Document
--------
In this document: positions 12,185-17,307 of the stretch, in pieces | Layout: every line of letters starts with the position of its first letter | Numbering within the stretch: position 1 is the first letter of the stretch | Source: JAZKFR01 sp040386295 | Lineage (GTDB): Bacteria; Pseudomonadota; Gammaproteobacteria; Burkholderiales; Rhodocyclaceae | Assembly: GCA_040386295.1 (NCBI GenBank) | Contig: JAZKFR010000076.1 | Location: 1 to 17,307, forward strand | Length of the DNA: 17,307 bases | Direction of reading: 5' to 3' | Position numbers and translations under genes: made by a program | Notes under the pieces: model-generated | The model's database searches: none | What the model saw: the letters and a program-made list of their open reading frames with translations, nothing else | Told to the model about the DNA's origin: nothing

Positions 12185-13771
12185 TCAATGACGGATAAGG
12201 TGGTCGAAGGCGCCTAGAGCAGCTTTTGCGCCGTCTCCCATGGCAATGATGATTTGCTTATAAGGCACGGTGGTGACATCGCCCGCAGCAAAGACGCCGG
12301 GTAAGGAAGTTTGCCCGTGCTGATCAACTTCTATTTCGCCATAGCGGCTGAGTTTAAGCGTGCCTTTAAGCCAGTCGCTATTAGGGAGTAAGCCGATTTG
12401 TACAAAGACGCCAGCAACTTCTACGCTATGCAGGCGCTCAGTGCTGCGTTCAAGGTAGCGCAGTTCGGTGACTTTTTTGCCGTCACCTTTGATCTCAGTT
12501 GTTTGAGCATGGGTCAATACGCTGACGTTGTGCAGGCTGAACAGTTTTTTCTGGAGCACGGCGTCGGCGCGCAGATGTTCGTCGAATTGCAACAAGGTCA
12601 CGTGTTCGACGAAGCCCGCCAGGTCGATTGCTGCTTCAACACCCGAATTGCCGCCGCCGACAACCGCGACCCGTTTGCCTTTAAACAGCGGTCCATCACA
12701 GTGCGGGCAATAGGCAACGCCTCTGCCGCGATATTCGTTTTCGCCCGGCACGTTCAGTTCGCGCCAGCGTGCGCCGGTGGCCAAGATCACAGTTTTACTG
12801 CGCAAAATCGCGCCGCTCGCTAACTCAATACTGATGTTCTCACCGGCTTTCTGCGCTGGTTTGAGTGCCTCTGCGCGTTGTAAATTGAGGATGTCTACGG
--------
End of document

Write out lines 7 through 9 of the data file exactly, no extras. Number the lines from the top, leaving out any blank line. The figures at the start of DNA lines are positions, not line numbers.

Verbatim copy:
12501 GTTTGAGCATGGGTCAATACGCTGACGTTGTGCAGGCTGAACAGTTTTTTCTGGAGCACGGCGTCGGCGCGCAGATGTTCGTCGAATTGCAACAAGGTCA
12601 CGTGTTCGACGAAGCCCGCCAGGTCGATTGCTGCTTCAACACCCGAATTGCCGCCGCCGACAACCGCGACCCGTTTGCCTTTAAACAGCGGTCCATCACA
12701 GTGCGGGCAATAGGCAACGCCTCTGCCGCGATATTCGTTTTCGCCCGGCACGTTCAGTTCGCGCCAGCGTGCGCCGGTGGCCAAGATCACAGTTTTACTG